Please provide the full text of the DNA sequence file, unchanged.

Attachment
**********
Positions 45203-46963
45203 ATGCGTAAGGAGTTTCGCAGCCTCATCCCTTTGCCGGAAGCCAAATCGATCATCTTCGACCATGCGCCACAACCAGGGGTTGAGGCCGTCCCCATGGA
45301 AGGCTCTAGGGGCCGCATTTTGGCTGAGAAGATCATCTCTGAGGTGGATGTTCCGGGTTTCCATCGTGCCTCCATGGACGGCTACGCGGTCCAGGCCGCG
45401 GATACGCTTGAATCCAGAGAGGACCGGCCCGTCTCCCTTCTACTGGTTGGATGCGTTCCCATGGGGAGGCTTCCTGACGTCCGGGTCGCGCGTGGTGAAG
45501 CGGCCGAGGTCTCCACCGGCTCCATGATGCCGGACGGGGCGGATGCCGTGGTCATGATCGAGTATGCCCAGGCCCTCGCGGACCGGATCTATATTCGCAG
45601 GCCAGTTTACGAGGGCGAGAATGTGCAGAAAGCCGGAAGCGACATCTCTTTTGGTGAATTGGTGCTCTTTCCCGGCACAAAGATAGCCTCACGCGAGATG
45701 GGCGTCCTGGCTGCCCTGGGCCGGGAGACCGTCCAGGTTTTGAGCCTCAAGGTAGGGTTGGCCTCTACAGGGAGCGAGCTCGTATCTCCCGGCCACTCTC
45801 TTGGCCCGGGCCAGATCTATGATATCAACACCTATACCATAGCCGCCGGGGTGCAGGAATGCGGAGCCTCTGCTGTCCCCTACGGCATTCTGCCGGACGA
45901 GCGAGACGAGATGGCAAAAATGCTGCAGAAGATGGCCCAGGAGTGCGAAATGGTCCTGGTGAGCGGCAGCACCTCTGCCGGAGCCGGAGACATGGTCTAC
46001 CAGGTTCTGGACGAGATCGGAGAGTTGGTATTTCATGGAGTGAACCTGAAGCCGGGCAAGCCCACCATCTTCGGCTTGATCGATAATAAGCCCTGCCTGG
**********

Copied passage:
Positions 45203-46963
45203 ATGCGTAAGGAGTTTCGCAGCCTCATCCCTTTGCCGGAAGCCAAATCGATCATCTTCGACCATGCGCCACAACCAGGGGTTGAGGCCGTCCCCATGGA
45301 AGGCTCTAGGGGCCGCATTTTGGCTGAGAAGATCATCTCTGAGGTGGATGTTCCGGGTTTCCATCGTGCCTCCATGGACGGCTACGCGGTCCAGGCCGCG
45401 GATACGCTTGAATCCAGAGAGGACCGGCCCGTCTCCCTTCTACTGGTTGGATGCGTTCCCATGGGGAGGCTTCCTGACGTCCGGGTCGCGCGTGGTGAAG
45501 CGGCCGAGGTCTCCACCGGCTCCATGATGCCGGACGGGGCGGATGCCGTGGTCATGATCGAGTATGCCCAGGCCCTCGCGGACCGGATCTATATTCGCAG
45601 GCCAGTTTACGAGGGCGAGAATGTGCAGAAAGCCGGAAGCGACATCTCTTTTGGTGAATTGGTGCTCTTTCCCGGCACAAAGATAGCCTCACGCGAGATG
45701 GGCGTCCTGGCTGCCCTGGGCCGGGAGACCGTCCAGGTTTTGAGCCTCAAGGTAGGGTTGGCCTCTACAGGGAGCGAGCTCGTATCTCCCGGCCACTCTC
45801 TTGGCCCGGGCCAGATCTATGATATCAACACCTATACCATAGCCGCCGGGGTGCAGGAATGCGGAGCCTCTGCTGTCCCCTACGGCATTCTGCCGGACGA
45901 GCGAGACGAGATGGCAAAAATGCTGCAGAAGATGGCCCAGGAGTGCGAAATGGTCCTGGTGAGCGGCAGCACCTCTGCCGGAGCCGGAGACATGGTCTAC
46001 CAGGTTCTGGACGAGATCGGAGAGTTGGTATTTCATGGAGTGAACCTGAAGCCGGGCAAGCCCACCATCTTCGGCTTGATCGATAATAAGCCCTGCCTGG